canadian-archaeological-dig-39442As an adult, I can imagine why – each point in time and space has unique conditions.In a storm cloud there may be very similar conditions, resulting in a flurry of snow, but given all the possible variations – each point in that storm cloud and the space through which the snow falls, would have different conditions that would affect the crystalization. Thus, each snowflake being unique seems logically possible. Can we and should we check each snowflake? No. The data collection here in Ottawa alone would be overwhelming. Just like we have not collected every human being’s fingerprint, not even all the twins fingerprints, but we accept that fingerprints are unique, so is DNA (except for identical twins – the exception to the rule). We haven’t collected all the data, but we accept that we have collected enough to make the generality warranted. What if it wasn’t? But we thought it was – well someone may be wrongly imprisoned. Again, logic comes to the rescue – it truly is a marvel though when you think about the potential diversity on a single chromosome – billions of base pairs combine – don’t even ask me to compute the number of theoretical combinations, it is beyond my capacity. The sheer number of possible combinations, serves to bolster our acceptance, that it is feasible that everyone has unique DNA.

If a child thinks they understand how it rains, why would they continue asking questions? Curiously, it is our refusal to accept our understanding of the world. It is our saying “I am missing something.” that leads us to seek out more knowledge, our acceptance that our generalities may be flawed.

“Education: the path from cocky ignorance to miserable uncertainty.”

― Mark Twain

Dr Lamontagne raised the argument that the education system is damaging, that it takes away our ability to understand things on our own. While I somewhat accept that it stifles creativity, or at best places conditions and requirements on it, I disagree that it takes away our ability to understand things on our own, I argue instead that it gives us more information to use in our development of our understanding. Yes, I hate the system of rote memorization, but to a degree we need that – do you want a doctor who has been vigorously assessed for concrete proof that he knows medicine, or do you want a doctor who explored cadavars until he came up with an understanding of anatomy – we don’t have time to explore these things. We need to know that people know these things, and certain types of knowledge cannot really be discovered simply by thinking about it and toying around with your understandings.

I understand where he is coming from – if we are told what we need to know, and strict criteria are established to determine if we do know, how are we to find the gap in our knowledge? If they are always pointed out how can we learn to find them on our own? To which I counter – if we have accepted our understanding as sufficient, why would we try to continue to learn? The education system says no – you need to know more. Maybe the methods, i.e. grading, are flawed, but if you take a more positive view and focus less on the grades and more on whether the student demonstrates understanding (which I think he suggested at the beginning of thw course – a sort of pass/fail system), the system works quite well. Albeit often it teaches you things only to later tell you that what it previously taught you was wrong. Perhaps this inadvertently shows us the fragility of our generalities and knowledge. Which is perhaps what drives students (intrinsically) to university. While I would guess that a large number simply go because they know that to get a job it’s probably a good idea. We still are responsible for choosing programs though, and we choose them based on what we want to learn more about. Or it could just be wanting to go somewhere in life, even if it’s only out of town.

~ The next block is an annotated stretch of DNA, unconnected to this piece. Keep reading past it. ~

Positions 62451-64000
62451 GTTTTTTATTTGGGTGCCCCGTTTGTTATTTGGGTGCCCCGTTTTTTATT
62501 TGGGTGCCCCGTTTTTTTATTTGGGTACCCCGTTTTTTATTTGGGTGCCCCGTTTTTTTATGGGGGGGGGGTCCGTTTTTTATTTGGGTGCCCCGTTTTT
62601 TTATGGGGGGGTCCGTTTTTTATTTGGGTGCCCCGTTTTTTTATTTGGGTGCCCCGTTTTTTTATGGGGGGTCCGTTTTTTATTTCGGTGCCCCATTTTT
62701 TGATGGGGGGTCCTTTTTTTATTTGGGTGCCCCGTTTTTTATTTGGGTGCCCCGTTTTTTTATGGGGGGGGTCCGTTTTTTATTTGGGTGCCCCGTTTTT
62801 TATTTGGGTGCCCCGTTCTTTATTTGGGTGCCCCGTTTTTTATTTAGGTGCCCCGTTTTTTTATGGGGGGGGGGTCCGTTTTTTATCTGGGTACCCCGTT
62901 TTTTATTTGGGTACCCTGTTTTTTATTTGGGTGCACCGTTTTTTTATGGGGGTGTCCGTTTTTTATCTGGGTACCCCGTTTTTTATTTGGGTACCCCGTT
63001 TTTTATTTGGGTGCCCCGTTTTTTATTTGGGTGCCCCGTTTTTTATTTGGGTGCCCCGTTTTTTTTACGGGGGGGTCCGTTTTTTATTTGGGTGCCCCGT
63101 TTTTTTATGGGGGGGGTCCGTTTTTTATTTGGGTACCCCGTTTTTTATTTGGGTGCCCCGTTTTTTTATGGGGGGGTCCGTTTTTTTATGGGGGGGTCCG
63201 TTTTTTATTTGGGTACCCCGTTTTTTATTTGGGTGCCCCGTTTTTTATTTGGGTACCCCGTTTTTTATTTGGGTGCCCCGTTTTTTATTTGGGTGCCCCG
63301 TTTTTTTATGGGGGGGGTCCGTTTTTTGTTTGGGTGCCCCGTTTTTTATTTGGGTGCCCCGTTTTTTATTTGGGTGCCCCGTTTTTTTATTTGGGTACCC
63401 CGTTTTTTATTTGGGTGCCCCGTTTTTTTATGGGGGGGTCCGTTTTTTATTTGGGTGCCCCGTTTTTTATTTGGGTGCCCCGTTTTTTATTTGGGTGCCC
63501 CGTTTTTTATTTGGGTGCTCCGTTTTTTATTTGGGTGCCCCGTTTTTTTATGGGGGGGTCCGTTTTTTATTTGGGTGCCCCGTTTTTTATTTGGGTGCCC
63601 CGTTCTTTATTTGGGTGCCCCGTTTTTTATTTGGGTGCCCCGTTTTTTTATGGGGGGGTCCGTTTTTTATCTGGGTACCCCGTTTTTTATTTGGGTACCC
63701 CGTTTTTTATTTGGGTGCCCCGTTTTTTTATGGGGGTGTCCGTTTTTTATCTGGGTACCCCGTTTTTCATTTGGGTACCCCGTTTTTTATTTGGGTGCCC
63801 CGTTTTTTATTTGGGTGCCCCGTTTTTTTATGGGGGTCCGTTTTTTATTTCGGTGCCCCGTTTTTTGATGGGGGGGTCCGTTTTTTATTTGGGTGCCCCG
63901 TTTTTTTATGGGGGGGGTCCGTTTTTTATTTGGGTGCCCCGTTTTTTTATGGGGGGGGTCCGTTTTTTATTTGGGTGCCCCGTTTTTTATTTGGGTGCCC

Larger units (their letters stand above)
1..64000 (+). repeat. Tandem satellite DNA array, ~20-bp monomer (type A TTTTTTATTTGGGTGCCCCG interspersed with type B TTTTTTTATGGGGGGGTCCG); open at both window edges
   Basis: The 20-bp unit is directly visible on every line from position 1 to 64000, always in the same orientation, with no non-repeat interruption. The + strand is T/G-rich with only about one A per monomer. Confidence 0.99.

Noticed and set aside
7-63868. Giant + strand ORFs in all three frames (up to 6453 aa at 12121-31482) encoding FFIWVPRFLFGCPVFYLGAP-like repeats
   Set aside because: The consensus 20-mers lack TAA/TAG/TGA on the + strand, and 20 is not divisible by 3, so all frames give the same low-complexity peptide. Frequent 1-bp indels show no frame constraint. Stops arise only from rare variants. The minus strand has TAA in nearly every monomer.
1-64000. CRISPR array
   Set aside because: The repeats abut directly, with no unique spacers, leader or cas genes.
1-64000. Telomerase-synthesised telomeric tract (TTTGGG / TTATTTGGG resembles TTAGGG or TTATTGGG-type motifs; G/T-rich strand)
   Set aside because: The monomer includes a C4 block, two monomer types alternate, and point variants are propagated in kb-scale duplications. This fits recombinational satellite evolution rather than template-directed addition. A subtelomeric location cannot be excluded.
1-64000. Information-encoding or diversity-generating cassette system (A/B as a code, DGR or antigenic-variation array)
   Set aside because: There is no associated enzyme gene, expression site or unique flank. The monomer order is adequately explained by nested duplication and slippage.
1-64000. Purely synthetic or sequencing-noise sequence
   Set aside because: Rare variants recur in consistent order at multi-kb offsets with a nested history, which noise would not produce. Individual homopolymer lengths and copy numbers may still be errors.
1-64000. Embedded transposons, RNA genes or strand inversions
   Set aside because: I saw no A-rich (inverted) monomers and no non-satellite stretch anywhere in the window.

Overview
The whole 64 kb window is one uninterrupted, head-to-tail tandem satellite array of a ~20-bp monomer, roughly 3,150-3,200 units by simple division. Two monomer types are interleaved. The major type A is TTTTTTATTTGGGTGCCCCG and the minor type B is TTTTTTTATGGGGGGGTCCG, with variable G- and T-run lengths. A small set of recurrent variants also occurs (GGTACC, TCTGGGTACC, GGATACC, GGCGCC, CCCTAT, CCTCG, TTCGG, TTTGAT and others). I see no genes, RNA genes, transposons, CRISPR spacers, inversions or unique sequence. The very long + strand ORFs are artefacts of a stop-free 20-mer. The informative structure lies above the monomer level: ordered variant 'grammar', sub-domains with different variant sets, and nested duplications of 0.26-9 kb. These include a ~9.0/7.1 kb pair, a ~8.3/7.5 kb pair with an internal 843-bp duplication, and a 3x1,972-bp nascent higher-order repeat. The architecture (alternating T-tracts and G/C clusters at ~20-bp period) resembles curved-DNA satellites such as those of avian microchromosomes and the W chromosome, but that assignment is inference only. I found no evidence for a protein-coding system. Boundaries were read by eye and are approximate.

Without formal education there are many things children would never learn. There are also a lot of things that with only school, a student would fail to learn – I have met a number of individuals in my university career, and in general who are incredibly smart, but also incredibly stupid when it comes to things in real life. Usually it’s the science kids and the engineers who are blinded by their scientific knowledge. Science isn’t everything, maybe science argues that something should be the case, but there are many instances where life says no. And sometimes science isn’t even needed.